Again, Roger seemed to be enjoying every minute of it, lapping up the applause and the obvious hero worship, and who can blame him, this really is a wonderful show.

I didn't get a chance to speak to any of the crew about the filming this time, but, again, there were plenty of cameras filming the action so lets hope there is a future DVD release - it would surely be worth it!

CONCERT PICTURES - courtesy of BD contributer, Warren Byrne

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CONCERT REVIEW - by BD contributer, Neil Farmer

The atmosphere was lacking a bit, but once started around us in the tiered area to the side of the stage - the support was 110%. The performance took me back 20 or so years to the great days of PF, some of the music lacked a bit of the subtle PF touches - but overall Roger Waters lead a great peformance from all the artistes - with great visual effects - that screen at the back of the stage defied belief it was so clear. It may have taken a long time to build up, but the overall performance had the audience on their feet by the end - and a concert worth every penny. Only down side - £15 for a program - even though it is of high quality.

CONCERT REVIEW - by BD contributers, Warren & Dawn Byrne

Well, there was nothing about this concert I can criticise. It was a passionate, thrilling and emotional night. Not too loud but not too quiet either. The first half was a good trip down memory lane with the likes of Perfect Sense, Wish You Were Here and Sheep getting a good airing. The pig was fantastic and we seen a spaceman come out of nowhere.

Then into Dark Side...as the pulse started to signal the start of the second half, our bodies shook at every beat and it all seemed to be over too soon.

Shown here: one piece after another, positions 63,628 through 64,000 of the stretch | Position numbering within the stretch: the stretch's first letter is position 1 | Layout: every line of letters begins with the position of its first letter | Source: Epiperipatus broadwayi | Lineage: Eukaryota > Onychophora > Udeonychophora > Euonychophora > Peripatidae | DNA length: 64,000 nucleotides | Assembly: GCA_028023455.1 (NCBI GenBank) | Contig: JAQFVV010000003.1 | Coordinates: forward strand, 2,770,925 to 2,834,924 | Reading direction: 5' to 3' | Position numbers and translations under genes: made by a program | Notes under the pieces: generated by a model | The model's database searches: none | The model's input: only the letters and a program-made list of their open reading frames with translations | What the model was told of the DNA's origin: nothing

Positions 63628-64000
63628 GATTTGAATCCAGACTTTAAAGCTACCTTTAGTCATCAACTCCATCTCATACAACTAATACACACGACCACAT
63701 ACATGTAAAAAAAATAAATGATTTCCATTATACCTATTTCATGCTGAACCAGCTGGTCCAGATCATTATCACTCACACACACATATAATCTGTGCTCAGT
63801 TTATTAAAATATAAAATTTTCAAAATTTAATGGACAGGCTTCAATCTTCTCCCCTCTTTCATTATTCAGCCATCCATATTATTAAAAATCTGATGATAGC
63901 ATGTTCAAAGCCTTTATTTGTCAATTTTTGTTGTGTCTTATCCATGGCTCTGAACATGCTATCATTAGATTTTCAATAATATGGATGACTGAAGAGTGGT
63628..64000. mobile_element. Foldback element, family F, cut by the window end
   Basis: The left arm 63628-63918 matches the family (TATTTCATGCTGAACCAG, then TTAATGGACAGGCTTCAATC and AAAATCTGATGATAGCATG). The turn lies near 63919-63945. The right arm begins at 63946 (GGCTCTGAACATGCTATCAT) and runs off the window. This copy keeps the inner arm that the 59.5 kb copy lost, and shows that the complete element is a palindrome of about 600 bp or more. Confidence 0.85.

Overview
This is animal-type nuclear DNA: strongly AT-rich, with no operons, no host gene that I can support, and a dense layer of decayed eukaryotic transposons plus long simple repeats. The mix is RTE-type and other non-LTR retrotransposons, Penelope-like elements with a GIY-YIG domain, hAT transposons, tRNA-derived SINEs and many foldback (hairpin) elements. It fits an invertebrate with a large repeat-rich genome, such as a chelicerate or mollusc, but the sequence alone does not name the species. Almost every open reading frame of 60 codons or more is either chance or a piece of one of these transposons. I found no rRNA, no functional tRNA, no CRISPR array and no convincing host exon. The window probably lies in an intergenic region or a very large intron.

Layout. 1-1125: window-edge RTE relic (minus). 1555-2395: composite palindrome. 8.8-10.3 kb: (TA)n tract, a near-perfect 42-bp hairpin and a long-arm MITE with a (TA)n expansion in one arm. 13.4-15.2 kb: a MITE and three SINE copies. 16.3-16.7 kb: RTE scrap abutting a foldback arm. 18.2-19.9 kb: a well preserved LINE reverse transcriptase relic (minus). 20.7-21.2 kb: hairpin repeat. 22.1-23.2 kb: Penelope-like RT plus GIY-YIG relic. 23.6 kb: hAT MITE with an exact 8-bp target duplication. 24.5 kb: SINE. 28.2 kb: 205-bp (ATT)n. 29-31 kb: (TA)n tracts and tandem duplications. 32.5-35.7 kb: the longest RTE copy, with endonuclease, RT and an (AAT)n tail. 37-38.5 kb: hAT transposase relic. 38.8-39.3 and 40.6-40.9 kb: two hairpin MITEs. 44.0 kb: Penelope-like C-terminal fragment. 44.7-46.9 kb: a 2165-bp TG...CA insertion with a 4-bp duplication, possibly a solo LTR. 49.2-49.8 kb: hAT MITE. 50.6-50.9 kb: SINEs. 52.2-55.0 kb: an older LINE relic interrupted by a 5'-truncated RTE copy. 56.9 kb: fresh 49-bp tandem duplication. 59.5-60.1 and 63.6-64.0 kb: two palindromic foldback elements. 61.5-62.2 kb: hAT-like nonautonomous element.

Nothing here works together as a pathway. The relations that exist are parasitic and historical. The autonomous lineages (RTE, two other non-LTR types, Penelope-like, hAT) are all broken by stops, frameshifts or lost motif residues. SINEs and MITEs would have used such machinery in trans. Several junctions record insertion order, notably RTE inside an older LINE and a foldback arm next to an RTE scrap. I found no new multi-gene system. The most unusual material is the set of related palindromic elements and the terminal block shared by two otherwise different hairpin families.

The encore consisted of Another Brick... Bring The Boys...and the finale, well it had to be Comfortably Numb. A perfect end to a great night. Some reviews talk of Waters lip syncing, I seen no evidence of this and I was only 3 rows from the front. I felt I could reach out and touch him.

The best part of the night has to be my wife, who bought me the tickets and was not a fan, until she seen this concert. In her words, she is now 'converted'.

The other good thing to see was the age range, from kids to the more 'mature' grown up. An absolutely brilliant night and one I shall never forget.

CONCERT REVIEW - by BD contributer, Ian McKenzie

It's twenty six years since I saw my first concert at the NEC Arena and I remember the excitement of going to this new venue at the time. Those twenty six years have certainly taken their toll on the place, as it's looking very shabby these days. You'd think at £8 to park your car, they'd be able to spend a bit more money on the arena. The heat inside the place was over-bearing too (and that was before the fireworks, flares and explosions started!). Anyway, on to the concert itself:

Overall it was very entertaining with great visual effects, props and superb (and often very loud!) quality sound. I can just about get my head around how the floating astronaut was operated, but can't understand how a couple of small fans underneath the (30ft?) inflatable pig can be utilised to expertly guide it around over the heads of the audience (the roof of the NEC Arena is not particularly high!). I have to say that, after seeing a number of Floyd and David Gilmour concerts over the years, I did think that the stage lighting for this concert was a little disappointing, though anything more elaborate would have probably detracted from the interesting images shown on the large screen at the back of the stage.

Roger was certainly enjoying himself (even more than he was at Live 8!!) and he covered all of the stage and he visually interacted with the audience throughout the whole of the show (this certainly made up for the last time I saw him at Earl's Court in 1984, when he was fairly miserable and refused to do an encore!)